History, tourist information, and nearby accommodation
HERITAGE HIGHLIGHTS: Superb 18th century Palladian chapel
Gibside was the family seat of the Bowes-Lyons family, whose most famous recent member was Elizabeth, the Queen Mother. The gardens were designed by William Joyce and Stephen Switzer for George Bowes in 1731 and executed by Joyce over the years 1729-1760.
Among the buildings used to accentuate the garden views are a Palladian chapel, walled garden, greenhouse, Georgian bridge, and the ruins of a bathhouse and hall. There is a very nice walk along the riverside, and trails leading through woodland to a striking Column of Liberty which towers - literally - over the site.
Gibside also provides habitat for a wonderful variety of birds and wildlife, including red kites, and has been designated a Site of Special Scientific Interest (SSSI). There is a regular programme of special events at throughout the year, including open-air concerts and theatre, family, food, and wildlife events.
Perhaps the most important historic building at Gibside is the chapel, built in neo-classical style between 1759 and 1816. The patron was George Bowes, the wealthy Georgian coal merchant who laid out the gardens at Gibside. Bowes called upon a local architect named James Paine to create the chapel as an eye-catcher; a focal point to stand at one end of a long grass avenue. Some of the stone was quarried on the Gibside estate.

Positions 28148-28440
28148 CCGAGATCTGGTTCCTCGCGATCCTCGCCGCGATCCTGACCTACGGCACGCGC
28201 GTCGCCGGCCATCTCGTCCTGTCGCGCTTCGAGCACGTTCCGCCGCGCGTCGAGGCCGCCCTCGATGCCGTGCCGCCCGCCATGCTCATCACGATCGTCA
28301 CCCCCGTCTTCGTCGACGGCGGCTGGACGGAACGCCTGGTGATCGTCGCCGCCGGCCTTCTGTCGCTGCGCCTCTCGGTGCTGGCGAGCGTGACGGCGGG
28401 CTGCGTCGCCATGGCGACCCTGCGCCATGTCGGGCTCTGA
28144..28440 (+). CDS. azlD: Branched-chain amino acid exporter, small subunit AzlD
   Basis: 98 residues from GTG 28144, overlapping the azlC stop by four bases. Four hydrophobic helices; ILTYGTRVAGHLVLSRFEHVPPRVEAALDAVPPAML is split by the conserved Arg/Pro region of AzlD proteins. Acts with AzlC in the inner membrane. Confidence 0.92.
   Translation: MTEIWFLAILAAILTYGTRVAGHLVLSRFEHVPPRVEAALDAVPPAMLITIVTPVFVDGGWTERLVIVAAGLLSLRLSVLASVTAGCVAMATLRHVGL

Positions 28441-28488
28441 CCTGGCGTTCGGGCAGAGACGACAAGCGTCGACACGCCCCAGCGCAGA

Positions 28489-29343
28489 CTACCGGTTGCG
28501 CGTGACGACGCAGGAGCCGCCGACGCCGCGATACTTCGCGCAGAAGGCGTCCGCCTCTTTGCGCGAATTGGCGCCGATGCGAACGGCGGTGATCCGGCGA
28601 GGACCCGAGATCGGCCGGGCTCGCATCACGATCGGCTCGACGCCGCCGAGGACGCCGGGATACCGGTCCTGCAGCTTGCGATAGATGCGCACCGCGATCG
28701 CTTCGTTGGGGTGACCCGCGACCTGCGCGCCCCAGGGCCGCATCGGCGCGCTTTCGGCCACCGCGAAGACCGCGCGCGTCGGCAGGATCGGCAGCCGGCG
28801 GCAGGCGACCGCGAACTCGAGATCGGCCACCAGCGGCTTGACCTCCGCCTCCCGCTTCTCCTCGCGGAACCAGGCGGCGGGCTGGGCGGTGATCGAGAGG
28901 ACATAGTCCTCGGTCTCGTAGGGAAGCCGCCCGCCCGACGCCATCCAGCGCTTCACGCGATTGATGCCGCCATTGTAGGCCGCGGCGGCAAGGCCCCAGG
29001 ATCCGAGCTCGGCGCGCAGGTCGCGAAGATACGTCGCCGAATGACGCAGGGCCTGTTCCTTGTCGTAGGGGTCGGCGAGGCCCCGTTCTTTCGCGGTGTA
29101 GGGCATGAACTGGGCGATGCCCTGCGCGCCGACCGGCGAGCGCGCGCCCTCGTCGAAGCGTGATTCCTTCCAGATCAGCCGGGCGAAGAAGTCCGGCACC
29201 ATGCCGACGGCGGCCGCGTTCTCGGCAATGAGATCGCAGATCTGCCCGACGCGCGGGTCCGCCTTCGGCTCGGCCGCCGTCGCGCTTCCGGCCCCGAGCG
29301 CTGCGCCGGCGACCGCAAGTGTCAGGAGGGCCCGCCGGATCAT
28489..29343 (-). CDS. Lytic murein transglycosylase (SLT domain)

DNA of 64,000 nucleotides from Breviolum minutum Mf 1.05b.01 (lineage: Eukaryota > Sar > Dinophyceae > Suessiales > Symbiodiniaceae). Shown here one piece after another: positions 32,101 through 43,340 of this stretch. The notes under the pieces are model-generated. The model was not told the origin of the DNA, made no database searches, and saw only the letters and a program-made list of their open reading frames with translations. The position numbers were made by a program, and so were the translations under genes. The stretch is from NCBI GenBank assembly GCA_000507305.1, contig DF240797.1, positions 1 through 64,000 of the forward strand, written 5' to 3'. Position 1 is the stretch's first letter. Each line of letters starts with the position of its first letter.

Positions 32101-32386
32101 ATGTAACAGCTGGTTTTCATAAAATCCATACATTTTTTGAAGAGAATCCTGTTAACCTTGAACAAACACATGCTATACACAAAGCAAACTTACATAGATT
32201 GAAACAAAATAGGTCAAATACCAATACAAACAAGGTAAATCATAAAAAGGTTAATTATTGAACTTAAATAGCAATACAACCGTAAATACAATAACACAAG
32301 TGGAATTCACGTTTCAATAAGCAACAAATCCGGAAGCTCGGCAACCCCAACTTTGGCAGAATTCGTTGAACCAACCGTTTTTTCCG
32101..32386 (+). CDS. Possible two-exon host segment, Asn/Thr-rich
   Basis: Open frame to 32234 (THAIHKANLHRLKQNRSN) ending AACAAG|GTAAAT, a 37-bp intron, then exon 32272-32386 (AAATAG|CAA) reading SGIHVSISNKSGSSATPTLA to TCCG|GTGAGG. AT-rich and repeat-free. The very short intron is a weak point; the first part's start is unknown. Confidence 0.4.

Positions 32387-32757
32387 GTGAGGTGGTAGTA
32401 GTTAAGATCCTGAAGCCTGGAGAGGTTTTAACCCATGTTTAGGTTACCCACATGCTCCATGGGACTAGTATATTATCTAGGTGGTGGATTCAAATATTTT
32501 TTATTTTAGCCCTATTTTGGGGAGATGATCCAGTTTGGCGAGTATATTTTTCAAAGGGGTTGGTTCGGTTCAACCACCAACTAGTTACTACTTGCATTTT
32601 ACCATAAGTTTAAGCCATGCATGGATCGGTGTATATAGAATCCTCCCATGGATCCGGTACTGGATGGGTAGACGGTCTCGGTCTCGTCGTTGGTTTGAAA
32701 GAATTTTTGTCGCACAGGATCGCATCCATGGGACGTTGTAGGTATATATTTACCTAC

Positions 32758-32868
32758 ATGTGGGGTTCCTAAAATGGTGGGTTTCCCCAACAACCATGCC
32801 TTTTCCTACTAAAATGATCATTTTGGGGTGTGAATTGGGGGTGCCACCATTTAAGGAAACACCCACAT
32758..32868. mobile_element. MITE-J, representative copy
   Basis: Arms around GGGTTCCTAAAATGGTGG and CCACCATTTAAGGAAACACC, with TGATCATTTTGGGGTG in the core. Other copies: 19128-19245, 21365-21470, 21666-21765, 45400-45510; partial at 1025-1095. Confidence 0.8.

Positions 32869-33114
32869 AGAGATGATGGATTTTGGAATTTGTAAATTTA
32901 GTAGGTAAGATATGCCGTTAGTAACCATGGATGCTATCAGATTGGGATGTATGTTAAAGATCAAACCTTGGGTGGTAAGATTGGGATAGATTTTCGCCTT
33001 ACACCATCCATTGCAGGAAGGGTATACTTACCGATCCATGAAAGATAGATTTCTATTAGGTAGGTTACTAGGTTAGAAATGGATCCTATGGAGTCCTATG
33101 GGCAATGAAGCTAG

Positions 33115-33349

From the outside, it looks like a classical temple, with a domed ceiling rising above a Greek-style portico. The interior is elaborately decorated, with a striking triple-decker pulpit made of cherry wood, topped by an elegant sounding-board, and lovely wooden box pews on either side and in the corners. The result is a superb example of late Georgian neoclassical design, beautifully executed. George Bowes, the builder, is buried in an underground family vault, accessed behind the chapel. The vault is open to the public one or two times a year.
What really makes Gibside Chapel special is that it has changed so little since it was built. Not surprisingly, the Chapel is popular for weddings, choir performances, and for the occasional special exhibit. When we visited there was an exhibit showcasing an exquisite copy of the wedding dress worn in 1767 by heiress Mary Eleanor Bowes, for her marriage to John, the 9th Earl of Strathmore. Mary Eleanor was buried at Westminster Abbey, wearing her wedding dress!CHAPEL PHOTOS
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Address: nr Rowlands Gill, Burnopfield, Newcastle-upon-Tyne , Tyne and Wear, England, NE16 6BG
Attraction Type: Garden
Location: On the B6314 between Burnopfield and Rowlands Gill. Signposted off the A1.
National Trust - see also: National Trust memberships (official website link)
Photo Credit: David Ross and Britain Express
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Heritage Rated from 1- 5 (low-exceptional) on historic interest
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